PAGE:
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#2102764 - 10/12/16 09:56 PM In-House Property Evaluation on Closing Disclosure
ZmbRzr Offline
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Joined: Nov 2011
Posts: 129
On a Loan Estimate for a customer, we disclosed $500 for an appraisal under the 'Can Not Shop' section. We ended up doing an In-House Property Evaluation instead for which we charge $150. On the Closing Disclosure, this charge was disclosed under the section for Origination Charges' instead of the 'Did Not Shop' section so that the total amount of the origination section is now more than disclosed on the LE. We didn't actually charge more and the evaluation was given its own line. Is that the proper way to disclose this, or can we get penalized for having the total section increase from the LE?

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TRID - TILA/RESPA Integrated Disclosures Rule
#2102802 - 10/13/16 02:26 PM Re: In-House Property Evaluation on Closing Disclosure ZmbRzr
Compliance NABW Offline
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That would be the correct way to disclose it, i.e. on the LE you would put the appraisal in Section B, whereas on the CD, you would put your own internal evaluation in Section A. I guess you could make the argument that the way it worked out was better for the borrower, i.e. he paid less. But, 0% tolerance items are a dangerous game. I would hazard to say that, unfortunately, what you described would require a cure, unless you as the lender do the appraisal yourself, in which case you could say you made a mistake and the appraisal should have been listed in Section A to begin with.

On a separate topic, I hope you met the criteria for doing an internal evaluation. I used to cite violations for that all day as a regulator.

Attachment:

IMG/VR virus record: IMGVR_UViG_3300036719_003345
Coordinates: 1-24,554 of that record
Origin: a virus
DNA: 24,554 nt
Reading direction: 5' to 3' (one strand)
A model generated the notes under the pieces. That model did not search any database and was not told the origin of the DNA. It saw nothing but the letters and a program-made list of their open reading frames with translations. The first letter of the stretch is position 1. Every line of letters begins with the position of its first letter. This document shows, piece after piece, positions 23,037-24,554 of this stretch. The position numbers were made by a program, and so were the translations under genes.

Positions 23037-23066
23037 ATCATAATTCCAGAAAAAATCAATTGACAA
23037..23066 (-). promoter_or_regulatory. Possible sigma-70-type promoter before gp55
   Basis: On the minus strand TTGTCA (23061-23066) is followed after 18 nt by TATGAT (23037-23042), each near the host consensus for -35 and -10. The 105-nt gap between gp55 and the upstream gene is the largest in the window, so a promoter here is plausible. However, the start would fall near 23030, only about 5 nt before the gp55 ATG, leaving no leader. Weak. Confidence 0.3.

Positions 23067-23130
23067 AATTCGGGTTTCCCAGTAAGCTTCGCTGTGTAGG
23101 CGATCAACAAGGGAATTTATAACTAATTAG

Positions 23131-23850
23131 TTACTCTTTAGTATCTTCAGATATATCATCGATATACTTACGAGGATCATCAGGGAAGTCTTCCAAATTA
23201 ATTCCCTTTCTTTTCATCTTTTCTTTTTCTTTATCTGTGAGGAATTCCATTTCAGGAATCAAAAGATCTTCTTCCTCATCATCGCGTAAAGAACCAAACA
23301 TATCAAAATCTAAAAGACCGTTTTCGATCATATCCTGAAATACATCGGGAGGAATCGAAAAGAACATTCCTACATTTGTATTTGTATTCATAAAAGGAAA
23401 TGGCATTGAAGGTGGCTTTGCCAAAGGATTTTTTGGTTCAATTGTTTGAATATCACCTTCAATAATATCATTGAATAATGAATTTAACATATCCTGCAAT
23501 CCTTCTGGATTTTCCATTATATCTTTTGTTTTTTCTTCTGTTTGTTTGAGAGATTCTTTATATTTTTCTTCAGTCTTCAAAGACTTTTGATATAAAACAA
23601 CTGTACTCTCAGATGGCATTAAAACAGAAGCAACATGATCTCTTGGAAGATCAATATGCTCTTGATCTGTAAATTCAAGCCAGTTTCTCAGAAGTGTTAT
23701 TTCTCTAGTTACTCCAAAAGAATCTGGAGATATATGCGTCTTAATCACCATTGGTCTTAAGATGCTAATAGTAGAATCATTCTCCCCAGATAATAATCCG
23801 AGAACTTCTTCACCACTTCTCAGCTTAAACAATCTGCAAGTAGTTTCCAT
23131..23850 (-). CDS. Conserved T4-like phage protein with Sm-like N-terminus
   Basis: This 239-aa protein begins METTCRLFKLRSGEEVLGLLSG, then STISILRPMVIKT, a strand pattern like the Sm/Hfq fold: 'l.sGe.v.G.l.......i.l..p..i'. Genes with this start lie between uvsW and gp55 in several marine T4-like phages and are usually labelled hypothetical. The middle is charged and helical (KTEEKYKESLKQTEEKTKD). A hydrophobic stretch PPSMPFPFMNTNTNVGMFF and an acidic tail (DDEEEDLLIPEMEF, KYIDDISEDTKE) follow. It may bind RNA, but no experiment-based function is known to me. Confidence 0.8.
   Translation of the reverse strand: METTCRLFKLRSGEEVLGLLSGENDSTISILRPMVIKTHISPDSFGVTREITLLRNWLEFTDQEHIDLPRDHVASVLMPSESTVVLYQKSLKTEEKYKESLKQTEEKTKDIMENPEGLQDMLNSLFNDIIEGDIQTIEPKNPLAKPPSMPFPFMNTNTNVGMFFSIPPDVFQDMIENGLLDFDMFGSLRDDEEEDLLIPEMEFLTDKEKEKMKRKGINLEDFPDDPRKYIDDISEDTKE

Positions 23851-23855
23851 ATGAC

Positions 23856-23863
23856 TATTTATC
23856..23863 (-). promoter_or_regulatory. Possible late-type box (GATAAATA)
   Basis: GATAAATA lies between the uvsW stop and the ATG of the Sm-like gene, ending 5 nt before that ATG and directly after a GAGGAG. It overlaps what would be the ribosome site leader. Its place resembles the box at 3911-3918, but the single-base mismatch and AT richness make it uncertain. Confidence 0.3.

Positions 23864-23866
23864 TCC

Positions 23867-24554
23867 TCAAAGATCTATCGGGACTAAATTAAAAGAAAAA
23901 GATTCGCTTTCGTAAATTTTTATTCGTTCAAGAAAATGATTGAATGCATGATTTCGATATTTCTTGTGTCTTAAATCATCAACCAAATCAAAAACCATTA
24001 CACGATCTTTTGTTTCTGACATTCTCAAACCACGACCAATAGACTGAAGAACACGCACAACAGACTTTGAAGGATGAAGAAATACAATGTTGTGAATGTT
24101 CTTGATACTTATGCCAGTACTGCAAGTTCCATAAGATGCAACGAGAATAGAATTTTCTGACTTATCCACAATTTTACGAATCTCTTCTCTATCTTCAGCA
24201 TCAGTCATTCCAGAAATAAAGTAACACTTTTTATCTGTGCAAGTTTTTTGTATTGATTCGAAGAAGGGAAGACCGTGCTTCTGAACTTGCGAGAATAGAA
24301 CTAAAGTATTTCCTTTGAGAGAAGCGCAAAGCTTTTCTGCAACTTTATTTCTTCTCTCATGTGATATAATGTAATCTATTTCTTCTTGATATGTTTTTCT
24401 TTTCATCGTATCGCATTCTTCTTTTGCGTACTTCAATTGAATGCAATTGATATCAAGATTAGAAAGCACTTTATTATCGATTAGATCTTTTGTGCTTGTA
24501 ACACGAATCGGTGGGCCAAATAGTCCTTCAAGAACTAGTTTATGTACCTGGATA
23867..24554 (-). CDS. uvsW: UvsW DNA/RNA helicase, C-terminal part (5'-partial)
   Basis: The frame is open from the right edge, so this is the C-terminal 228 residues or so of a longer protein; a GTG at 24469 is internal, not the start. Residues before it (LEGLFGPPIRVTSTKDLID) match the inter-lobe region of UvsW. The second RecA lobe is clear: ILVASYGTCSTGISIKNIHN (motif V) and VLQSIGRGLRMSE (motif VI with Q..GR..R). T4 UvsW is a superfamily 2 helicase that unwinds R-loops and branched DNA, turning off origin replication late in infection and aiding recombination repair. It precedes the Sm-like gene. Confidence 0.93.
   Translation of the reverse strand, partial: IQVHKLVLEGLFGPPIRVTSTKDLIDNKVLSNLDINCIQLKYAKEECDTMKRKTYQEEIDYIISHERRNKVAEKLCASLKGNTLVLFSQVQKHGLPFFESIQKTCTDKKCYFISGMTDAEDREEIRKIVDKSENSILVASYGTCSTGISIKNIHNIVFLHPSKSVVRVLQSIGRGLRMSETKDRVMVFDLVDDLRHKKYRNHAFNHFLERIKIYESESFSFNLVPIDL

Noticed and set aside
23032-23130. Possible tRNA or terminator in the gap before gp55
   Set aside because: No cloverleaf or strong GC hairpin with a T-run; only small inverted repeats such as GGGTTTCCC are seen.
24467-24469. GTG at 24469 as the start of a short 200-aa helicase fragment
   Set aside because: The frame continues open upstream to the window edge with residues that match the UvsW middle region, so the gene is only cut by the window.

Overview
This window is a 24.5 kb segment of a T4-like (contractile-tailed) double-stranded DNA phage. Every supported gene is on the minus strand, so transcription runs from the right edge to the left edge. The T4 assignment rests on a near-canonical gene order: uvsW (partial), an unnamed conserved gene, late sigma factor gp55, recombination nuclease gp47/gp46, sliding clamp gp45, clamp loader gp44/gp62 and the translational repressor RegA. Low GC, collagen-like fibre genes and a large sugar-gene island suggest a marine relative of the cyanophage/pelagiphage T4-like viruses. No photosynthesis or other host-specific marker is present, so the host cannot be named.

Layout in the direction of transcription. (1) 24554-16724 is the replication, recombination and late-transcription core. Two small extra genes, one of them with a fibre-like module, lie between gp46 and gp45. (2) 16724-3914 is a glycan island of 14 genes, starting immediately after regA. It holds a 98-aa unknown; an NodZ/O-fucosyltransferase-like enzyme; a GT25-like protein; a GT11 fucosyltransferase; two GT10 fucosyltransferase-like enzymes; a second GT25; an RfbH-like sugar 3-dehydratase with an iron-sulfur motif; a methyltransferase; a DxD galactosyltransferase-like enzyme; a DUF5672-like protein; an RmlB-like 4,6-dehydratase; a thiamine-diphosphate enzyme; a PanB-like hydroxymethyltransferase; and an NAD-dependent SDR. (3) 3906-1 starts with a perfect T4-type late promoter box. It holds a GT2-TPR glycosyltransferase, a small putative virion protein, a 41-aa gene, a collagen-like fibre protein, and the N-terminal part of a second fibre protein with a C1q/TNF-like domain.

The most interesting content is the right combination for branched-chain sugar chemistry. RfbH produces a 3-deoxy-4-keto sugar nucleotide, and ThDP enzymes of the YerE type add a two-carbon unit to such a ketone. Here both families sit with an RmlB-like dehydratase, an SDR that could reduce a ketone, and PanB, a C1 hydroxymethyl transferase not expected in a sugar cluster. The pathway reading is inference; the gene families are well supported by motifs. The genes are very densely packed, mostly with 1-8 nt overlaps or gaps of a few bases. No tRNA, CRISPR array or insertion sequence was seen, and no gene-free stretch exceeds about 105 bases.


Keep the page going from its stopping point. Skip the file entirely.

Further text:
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#2102813 - 10/13/16 02:40 PM Re: In-House Property Evaluation on Closing Disclosure ZmbRzr
John Burnett Offline
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John Burnett
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Cape Cod
There are two ways you could have handled this. The first is to use a more encompassing label, "Appraisal/Evaluation" (or in some jurisdictions "Appraisal/Evaluation/Survey") on both the LE and the CloD. Moving the cost from section B to section A should not cause a problem (although I have read here that some lenders have LOS problems doing that). Using the more encompassing label avoids the "new cost" LOS tolerance problem when you go from a $500 appraisal to a $150 evaluation.

The other way would be to issue a revised LE within three business days of when you learned that you'd be going the evaluation route. It's a changed circumstance, and you'd get the new fee timely set up for the good-faith tolerance determination. This method also should get around any tendency of an LOS to treat moves from section to section as a tolerance issue.

Because the Bureau puts so much attention on having identical labels for comparison between the LE and CloD, it's important to avoid situations like you've described, and the two methods above should give you "cover" on the issue. But on the loan you've described, I think I would document that the consumer received the benefit of a $350 reduction in actual cost from the estimated $500 appraisal fee, and not do a "cure" payment.
John S. Burnett
Fighting for Compliance since 1976
Bankers' Threads User #8

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#2102816 - 10/13/16 02:47 PM Re: In-House Property Evaluation on Closing Disclosure ZmbRzr
Compliance NABW Offline
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I agree with what John stated regarding the LE, but did not mention that because the scenario stated that the CD was already issued.

Hard to be sure about the other stuff. It's open to interpretation. A technical hard arse with the Regs might not be down with that, though I agree using a more encompassing term, such as "Property Valuation" would be a good idea if you are planning on doing this ever so often.

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